It has been just over a year since Microsoft officially instituted its much-maligned Software Assurance/Licensing 6.0 volume-licensing programs. Software Assurance represents Microsofts first major foray into annuity-based licensing. Under the plan, customers are charged a percentage (roughly 30 percent per year over three years) of the total cost of their desktop and/or server wares. In exchange, they "buy" guaranteed maintenance on their software and are supplied with service packs and new releases, as they become available.To attempt to make amends, during the past year Microsoft has gone back to almost every one of its enterprise and mid-size customers — either via its own direct sales force or through its third-party integrators and reseller partners — and asked customers what would lessen their licensing pain. In fact, since introducing Software Assurance, Microsoft has talked to nearly every customer three to eight times, says LaBrunerie. LaBrunerie estimates Microsoft spent $20 million to reach out and query its customers on their licensing beefs. In the ensuing months, Microsoft attempted to appease customers by making some of their requested licensing tweaks. On March 1st, for example, the corporate-licensing unit quietly made some changes to its volume licensing contracts. These included expanding the product warranty period from 90 days to one year; giving users more advance notice of a Microsoft software audit (30 days, instead of 15); and indemnifying customers for an amount equal to their software purchase value. Also in March, Microsoft kicked off "Open Value," a new volume-licensing program for its small/mid-size business customers. Open Value allow SMBs with between five and 250 PCs to spread out their licensing payments in order to ease the burdens imposed by Microsofts Software Assurance/Licensing 6.0 programs. This is an updated version of an article which appeared in the August 12 issue of the newsletter.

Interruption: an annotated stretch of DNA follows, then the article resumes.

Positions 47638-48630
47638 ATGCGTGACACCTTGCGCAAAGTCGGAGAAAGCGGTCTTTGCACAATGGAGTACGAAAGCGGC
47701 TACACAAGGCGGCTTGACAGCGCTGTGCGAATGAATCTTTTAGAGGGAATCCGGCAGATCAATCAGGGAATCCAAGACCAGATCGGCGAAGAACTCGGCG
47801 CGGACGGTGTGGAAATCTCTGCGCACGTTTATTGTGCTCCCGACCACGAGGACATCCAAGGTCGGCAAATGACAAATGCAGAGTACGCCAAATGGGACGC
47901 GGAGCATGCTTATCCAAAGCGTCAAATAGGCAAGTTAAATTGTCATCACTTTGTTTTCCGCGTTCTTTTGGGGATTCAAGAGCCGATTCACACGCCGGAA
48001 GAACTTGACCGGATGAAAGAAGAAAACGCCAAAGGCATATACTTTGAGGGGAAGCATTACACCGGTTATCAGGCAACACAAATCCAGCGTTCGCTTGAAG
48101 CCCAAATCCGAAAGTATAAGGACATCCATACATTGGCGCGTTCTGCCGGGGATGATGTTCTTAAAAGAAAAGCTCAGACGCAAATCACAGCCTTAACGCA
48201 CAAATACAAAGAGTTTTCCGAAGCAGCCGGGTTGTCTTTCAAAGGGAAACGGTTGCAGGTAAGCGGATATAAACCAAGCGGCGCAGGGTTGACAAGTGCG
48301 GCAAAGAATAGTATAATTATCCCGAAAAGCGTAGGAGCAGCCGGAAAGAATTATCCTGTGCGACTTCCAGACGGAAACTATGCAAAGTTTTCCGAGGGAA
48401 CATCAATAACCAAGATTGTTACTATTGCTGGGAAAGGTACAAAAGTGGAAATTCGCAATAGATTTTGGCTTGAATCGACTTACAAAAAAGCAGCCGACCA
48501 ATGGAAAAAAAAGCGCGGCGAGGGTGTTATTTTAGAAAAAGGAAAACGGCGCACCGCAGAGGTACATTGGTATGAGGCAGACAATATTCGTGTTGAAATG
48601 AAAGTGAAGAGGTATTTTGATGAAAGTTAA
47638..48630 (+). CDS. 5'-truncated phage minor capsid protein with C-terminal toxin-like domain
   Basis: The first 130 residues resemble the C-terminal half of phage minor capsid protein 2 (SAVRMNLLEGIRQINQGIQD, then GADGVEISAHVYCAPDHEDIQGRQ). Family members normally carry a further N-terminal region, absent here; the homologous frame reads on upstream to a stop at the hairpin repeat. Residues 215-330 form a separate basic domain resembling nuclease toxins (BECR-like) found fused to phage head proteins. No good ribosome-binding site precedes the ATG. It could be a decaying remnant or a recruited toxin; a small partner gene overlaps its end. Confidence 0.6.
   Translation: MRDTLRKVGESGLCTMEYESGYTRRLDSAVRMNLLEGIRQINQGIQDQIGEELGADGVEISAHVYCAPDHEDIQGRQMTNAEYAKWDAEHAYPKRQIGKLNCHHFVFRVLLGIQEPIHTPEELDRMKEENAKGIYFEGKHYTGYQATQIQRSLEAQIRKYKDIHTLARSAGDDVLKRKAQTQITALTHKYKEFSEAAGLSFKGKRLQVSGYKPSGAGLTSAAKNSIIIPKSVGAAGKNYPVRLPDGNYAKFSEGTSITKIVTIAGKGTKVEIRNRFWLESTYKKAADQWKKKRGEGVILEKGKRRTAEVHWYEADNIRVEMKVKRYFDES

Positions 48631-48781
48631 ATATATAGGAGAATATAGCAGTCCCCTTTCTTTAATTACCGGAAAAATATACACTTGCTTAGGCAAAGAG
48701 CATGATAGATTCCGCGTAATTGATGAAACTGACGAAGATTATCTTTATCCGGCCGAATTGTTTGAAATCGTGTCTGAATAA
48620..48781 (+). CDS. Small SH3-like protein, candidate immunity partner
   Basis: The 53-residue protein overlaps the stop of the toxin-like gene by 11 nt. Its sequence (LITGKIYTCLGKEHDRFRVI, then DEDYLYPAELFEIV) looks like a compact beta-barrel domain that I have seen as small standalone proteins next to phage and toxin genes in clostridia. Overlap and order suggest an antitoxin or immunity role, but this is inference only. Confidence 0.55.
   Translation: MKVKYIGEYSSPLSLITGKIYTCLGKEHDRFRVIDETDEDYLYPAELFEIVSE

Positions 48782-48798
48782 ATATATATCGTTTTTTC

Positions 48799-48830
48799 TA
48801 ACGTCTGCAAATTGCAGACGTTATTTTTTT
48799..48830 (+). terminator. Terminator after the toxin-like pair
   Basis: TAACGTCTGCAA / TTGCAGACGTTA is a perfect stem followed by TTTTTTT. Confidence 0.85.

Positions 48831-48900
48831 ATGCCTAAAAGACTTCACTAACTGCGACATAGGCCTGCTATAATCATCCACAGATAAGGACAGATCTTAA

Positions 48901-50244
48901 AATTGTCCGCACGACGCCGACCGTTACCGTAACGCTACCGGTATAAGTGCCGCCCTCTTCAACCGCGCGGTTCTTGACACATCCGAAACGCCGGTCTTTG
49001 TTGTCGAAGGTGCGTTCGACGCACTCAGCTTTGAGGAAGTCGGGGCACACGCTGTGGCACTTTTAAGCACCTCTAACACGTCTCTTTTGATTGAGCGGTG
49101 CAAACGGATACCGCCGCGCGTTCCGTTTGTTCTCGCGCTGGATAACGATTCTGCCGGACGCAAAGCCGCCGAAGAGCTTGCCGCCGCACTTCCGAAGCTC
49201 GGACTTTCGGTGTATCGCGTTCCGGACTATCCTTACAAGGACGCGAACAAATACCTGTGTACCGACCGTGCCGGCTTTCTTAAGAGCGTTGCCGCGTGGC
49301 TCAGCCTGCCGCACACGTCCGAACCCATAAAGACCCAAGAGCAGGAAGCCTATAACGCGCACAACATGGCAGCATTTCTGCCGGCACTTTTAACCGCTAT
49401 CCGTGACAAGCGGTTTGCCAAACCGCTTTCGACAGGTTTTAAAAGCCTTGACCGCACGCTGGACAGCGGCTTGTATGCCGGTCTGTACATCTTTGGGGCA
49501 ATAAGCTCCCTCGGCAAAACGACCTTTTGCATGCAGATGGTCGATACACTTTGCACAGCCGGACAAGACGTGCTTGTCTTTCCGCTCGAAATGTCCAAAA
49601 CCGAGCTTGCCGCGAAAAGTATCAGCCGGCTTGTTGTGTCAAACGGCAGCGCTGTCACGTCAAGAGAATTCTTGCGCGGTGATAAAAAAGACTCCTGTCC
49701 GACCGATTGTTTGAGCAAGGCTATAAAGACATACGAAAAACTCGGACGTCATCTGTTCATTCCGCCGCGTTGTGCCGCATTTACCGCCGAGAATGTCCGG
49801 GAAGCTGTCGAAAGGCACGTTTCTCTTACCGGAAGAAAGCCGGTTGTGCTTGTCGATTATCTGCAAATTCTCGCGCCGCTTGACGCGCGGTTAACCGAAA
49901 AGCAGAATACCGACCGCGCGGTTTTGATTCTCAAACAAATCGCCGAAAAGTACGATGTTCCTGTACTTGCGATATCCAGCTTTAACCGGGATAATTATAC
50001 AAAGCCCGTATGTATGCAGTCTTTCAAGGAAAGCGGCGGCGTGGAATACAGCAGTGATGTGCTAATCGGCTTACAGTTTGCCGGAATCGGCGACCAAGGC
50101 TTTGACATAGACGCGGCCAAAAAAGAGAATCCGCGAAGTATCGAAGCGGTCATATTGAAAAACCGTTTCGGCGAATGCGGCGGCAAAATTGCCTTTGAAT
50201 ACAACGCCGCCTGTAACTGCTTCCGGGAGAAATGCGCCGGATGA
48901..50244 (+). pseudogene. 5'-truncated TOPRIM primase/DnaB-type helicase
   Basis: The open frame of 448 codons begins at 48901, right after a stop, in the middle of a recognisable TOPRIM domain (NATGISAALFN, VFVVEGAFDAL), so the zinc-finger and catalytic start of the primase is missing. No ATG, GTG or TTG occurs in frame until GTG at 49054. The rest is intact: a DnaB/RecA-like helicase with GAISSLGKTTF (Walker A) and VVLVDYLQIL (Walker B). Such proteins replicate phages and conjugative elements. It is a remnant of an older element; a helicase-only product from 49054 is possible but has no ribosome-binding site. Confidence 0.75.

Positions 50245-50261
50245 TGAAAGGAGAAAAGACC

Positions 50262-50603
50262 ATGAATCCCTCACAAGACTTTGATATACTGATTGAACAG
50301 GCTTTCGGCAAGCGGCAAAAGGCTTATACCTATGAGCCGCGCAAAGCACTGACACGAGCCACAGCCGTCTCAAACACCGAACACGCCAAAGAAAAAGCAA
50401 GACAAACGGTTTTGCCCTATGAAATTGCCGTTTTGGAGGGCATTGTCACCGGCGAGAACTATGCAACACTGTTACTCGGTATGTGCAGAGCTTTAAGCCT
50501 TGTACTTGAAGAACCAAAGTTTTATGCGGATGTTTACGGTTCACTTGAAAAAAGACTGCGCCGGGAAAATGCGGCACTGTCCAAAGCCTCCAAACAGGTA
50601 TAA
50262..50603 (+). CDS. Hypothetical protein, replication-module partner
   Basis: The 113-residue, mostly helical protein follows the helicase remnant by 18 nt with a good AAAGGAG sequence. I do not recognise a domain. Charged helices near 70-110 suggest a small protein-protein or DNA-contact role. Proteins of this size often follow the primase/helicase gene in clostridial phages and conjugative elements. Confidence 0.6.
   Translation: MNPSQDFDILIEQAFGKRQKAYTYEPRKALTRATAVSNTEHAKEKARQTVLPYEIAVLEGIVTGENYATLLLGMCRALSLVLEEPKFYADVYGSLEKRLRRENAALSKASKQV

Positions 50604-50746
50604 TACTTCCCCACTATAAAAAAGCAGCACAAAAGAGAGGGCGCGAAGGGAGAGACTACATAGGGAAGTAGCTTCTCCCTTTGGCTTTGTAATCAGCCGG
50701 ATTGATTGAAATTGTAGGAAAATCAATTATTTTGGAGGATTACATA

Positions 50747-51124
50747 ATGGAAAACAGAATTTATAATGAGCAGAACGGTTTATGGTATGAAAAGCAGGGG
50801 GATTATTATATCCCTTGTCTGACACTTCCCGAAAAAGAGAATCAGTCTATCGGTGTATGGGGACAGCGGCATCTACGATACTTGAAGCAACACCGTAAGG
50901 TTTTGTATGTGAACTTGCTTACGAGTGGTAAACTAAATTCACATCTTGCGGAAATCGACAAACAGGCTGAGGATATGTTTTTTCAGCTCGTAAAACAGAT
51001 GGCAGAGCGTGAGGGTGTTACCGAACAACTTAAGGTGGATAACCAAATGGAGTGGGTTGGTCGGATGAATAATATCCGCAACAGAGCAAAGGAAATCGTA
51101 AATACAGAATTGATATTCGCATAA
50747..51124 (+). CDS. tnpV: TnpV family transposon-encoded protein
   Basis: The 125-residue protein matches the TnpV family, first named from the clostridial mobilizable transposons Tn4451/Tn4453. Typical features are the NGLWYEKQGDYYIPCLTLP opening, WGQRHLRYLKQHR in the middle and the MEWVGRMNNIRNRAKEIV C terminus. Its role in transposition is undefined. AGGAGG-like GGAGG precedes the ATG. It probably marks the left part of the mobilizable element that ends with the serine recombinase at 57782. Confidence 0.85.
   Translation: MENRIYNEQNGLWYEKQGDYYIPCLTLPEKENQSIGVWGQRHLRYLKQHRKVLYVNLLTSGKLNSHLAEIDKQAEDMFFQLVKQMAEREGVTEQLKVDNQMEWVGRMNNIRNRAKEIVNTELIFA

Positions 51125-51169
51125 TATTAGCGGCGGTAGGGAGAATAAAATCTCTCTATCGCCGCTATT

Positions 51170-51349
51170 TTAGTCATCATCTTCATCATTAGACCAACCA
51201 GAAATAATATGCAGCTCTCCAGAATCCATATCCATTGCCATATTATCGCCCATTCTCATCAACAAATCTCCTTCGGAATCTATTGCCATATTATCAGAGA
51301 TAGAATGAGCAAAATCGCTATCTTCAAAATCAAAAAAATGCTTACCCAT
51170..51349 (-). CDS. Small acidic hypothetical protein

But months before the new licensing policies went into effect, customers were grumbling about the terms and conditions that Microsoft was set to impose. A number of customers and market watchers warned the program would result in a number of users paying more for their products.